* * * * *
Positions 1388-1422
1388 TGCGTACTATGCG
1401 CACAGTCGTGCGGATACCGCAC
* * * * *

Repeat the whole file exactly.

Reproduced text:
Positions 1388-1422
1388 TGCGTACTATGCG
1401 CACAGTCGTGCGGATACCGCAC